|hrvatska kuna (Croatian)|
10 kuna banknote
|Plural||The language(s) of this currency belong(s) to the Slavic languages. There is more than one way to construct plural forms.|
|Freq. used||10, 20, 50, 100, 200 kn|
|Rarely used||5, 500, 1000 kn|
|Freq. used||10, 20, 50 lipa, 1, 2, 5 kn|
|Rarely used||1, 2, 5 lipa, 25 kn|
|Date of introduction||30 May 1994|
|Croatian National Bank|
|Printer||Giesecke & Devrient|
|Mint||Croatian Monetary Institute|
|Inflation||1.5% (August 2018)|
|Source||Croatian Bureau of Statistics, September 2018|
The kuna is the currency of Croatia, in use since 1994 (sign: kn; code: HRK). It is subdivided into 100 lipa. The kuna is issued by the Croatian National Bank and the coins are minted by the Croatian Monetary Institute.
The word "kuna" means "marten" in Croatian, referring to the historical use of marten pelts as units of value in medieval trading. The word lipa means "linden (lime) tree", a species that was traditionally planted around marketplaces in Croatia and elsewhere in the Austro-Hungarian Empire during the early modern period.
During Roman times, in the provinces of upper and lower Pannonia (today Hungary and Slavonia), taxes were collected in the then highly valued marten skins. Hence the Croatian word marturina ("tax"), which derived from the Medieval Latin word for "marten" martus, which came from Proto-Germanic *marþuz through Old Dutch and Old French (modern Croatian for "marten": kuna). The kuna was a currency unit in several Slavic states, most notably Kievan Rus and its successors until the early 15th century. It was equal to (later ) gryvna of silver.
It has no relation to the various Slavic currencies named "koruna" (translated as kruna in Croatian) which means "crown".
In the Middle Ages, many foreign monies were used in Croatia, but since at least 1018 a local currency was in use. Between 1260 and 1380, Croatian Viceroys issued a marten-adorned silver coin called the banovac. However, the diminishing autonomy of Croatia within the Croatian-Hungarian Kingdom led to the gradual disappearance of that currency in the 14th century.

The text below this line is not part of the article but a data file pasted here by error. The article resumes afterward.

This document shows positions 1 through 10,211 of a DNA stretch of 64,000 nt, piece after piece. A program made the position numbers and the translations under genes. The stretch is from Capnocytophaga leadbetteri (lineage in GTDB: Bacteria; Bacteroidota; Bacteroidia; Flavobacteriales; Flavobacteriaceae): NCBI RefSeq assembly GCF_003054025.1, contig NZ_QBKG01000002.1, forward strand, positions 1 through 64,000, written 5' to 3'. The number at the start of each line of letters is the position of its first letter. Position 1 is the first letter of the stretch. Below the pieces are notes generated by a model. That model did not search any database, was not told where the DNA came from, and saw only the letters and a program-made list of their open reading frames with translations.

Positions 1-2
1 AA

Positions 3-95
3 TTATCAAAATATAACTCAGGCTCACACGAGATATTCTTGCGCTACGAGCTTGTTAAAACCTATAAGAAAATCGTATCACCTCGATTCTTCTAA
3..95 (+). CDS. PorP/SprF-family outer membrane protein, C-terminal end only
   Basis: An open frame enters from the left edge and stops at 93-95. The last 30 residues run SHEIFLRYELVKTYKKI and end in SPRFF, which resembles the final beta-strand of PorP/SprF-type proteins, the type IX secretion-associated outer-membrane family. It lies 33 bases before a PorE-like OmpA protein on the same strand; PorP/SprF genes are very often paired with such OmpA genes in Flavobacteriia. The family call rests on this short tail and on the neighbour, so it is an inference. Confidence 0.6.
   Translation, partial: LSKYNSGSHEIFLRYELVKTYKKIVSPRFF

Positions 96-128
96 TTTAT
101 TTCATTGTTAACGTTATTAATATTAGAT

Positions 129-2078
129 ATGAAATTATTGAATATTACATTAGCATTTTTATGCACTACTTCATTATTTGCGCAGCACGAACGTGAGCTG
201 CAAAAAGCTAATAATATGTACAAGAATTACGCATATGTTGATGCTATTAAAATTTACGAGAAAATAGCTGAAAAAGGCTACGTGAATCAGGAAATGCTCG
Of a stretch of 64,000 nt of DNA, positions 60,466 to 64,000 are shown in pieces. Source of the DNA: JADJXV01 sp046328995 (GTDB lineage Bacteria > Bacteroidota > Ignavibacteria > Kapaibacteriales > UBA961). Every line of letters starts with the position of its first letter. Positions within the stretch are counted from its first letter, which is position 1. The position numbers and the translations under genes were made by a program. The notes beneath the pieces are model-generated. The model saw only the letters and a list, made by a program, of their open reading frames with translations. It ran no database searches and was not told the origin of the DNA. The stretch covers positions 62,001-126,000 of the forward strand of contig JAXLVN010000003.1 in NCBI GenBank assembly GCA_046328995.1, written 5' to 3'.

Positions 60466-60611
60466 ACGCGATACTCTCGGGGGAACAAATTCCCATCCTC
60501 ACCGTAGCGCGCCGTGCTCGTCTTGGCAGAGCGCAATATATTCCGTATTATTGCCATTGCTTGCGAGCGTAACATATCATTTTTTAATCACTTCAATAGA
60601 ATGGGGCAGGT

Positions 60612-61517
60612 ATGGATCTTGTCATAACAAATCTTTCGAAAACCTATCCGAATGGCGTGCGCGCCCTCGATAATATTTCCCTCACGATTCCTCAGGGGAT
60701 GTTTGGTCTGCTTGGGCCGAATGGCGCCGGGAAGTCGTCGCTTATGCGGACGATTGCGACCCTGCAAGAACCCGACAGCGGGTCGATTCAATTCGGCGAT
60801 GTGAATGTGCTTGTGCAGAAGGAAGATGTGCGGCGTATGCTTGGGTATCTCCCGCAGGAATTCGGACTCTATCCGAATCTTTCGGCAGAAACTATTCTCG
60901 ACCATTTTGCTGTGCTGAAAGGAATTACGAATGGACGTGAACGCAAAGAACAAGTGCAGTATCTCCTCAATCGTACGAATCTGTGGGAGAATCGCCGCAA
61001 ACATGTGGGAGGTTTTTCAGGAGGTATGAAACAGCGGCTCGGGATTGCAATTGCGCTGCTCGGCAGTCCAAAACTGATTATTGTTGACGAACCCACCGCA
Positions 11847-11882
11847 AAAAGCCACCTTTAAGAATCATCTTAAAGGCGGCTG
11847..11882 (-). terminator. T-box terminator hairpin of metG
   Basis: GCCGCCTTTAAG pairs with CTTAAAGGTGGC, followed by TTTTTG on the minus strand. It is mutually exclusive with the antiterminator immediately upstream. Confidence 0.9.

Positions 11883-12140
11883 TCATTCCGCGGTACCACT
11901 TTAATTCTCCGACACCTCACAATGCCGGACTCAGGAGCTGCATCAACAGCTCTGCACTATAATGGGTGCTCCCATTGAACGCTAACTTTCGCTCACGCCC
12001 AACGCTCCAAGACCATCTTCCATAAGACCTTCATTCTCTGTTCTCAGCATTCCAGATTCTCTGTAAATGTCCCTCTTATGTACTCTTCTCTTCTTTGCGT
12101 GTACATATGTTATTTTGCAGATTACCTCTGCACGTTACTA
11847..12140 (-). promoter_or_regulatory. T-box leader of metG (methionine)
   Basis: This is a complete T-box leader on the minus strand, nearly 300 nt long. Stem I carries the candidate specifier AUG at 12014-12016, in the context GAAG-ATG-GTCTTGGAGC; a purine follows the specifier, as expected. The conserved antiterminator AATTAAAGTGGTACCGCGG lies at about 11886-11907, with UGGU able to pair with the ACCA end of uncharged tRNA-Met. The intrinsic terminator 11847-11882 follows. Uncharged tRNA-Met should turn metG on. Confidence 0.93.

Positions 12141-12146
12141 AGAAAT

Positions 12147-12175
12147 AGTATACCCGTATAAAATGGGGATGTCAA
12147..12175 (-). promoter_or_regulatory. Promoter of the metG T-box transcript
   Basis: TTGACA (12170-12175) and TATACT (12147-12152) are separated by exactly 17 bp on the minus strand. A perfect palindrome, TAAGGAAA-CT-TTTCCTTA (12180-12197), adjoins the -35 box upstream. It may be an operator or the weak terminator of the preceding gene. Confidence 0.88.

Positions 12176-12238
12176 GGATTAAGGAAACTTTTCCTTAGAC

The idea of a kuna currency reappeared in 1939 when Banovina of Croatia, an autonomous province established within Kingdom of Yugoslavia, planned to issue its own money, along with the Yugoslav dinar. In 1941, when the Usta?e regime formed the Independent State of Croatia, they introduced the Independent State of Croatia kuna. This currency remained in circulation until 1945, when it - along with competing issues by the communist Partisans - disappeared with the establishment of FPR Yugoslavia and was replaced by the Yugoslav dinar.
The modern kuna was introduced on May 30, 1994, starting a period of transition from the Croatian dinar, which ended on December 31, 1994. One kuna was equivalent to 1000 dinars. Since then, Croatia has been in a system of de facto currency board[clarification needed] with a fixed exchange rate. The kuna was pegged to the German mark from the start. With the replacement of the mark by the euro, the kuna's peg effectively switched to the euro.
The choice of the name kuna was controversial because the same currency name had been used by the Independent State of Croatia kuna, but this was dismissed as a red herring, since the same name was also in use during the Banovina of Croatia and by the ZAVNOH. An alternative proposal for the name of the new currency was kruna (crown), divided into 100 banica (viceroy's wife), but this was deemed too similar to the Austro-Hungarian krone and found inappropriate for the country which is a republic, even though the Czech Republic and, until 2008, Slovakia have used currencies called "crown".
The self-proclaimed Serbian entity Republic of Serbian Krajina did not use the kuna or the Croatian dinar. Instead, they issued their own Krajina dinar until the region was reintegrated into Croatia in 1995.